Wednesday, 23. April 2014
11. 02. 14. - 14:00
Government plans to deal with the toxic assets of nationalised lender Hypo Alpe Adria has been dealt a blow after healthy Austrian banks could not be brought around to the idea of absorbing some of the debt.
Finance Minister Michael Spindelegger explained on Monday that resistance from banks such as Bank Austria or Erste Bank means they have to ditch those plans. "It became clear that this bank involvement and privatisation model de facto is not possible," he said.
An alternative option for the Finance Ministry is to set up a vehicle to wind down the bank and absorb some of the 19 billion Euros of Hypo's assets into state debt. If all else fails, the bank could be allowed to go insolvent, which Spindelegger has not ruled out.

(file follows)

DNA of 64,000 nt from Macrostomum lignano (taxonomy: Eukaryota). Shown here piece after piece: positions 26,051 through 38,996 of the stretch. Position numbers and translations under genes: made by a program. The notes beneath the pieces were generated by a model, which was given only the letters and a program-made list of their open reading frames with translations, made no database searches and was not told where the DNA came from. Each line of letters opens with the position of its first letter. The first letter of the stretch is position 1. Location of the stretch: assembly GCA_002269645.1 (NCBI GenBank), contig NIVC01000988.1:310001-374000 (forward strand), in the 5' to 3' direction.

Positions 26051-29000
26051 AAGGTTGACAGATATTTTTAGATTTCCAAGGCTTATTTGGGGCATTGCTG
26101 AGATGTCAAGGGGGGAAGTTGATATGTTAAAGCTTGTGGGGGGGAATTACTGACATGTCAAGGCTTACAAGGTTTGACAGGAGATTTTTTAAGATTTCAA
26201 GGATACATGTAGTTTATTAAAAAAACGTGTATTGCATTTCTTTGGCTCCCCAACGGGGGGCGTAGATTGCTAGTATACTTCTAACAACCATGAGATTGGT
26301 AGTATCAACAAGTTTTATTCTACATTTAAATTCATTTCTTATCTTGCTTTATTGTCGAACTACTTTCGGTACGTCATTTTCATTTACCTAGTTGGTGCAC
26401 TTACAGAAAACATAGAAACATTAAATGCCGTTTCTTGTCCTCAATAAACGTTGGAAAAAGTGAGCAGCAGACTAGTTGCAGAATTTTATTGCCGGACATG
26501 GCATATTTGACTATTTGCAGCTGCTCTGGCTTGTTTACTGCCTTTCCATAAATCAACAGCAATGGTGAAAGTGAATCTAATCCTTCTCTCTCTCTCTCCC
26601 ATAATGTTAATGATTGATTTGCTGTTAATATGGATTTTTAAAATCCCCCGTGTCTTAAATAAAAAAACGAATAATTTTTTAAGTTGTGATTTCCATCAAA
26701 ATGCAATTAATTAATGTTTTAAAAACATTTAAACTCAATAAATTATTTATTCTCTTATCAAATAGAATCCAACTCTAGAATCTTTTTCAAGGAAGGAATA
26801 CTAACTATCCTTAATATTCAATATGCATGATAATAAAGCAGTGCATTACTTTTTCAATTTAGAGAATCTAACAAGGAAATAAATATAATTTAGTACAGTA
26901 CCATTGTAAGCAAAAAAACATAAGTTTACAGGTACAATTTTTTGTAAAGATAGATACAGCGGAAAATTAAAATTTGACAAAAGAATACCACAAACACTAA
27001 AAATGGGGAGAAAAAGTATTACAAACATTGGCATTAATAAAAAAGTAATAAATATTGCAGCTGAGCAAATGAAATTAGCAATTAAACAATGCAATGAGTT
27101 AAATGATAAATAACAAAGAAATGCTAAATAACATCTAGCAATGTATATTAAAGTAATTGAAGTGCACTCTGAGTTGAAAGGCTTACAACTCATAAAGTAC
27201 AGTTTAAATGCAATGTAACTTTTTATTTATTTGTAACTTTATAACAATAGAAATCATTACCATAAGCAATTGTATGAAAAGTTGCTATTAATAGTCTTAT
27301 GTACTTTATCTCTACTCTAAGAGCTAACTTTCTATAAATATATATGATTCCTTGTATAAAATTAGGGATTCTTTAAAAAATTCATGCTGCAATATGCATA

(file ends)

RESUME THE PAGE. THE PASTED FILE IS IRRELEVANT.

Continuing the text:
Some groups such as the FMA markets watchdog and the central bank have warned against letting Hypo go bust, which they think could risk financial security in Austria. However, other experts such as Professor Karl Aiginger, head of think tank WIFO, have said that the option shouldn't be ruled out and the insolvency could be managed to prevent it from snowballing out of control.
If the assets are absorbed into a state vehicle it would mean the government would no longer need to continue providing the bank with state aid relief, although officials have estimated that it could hike state debt up to nearly 80% of economic output, threatening Austria's credit rating.
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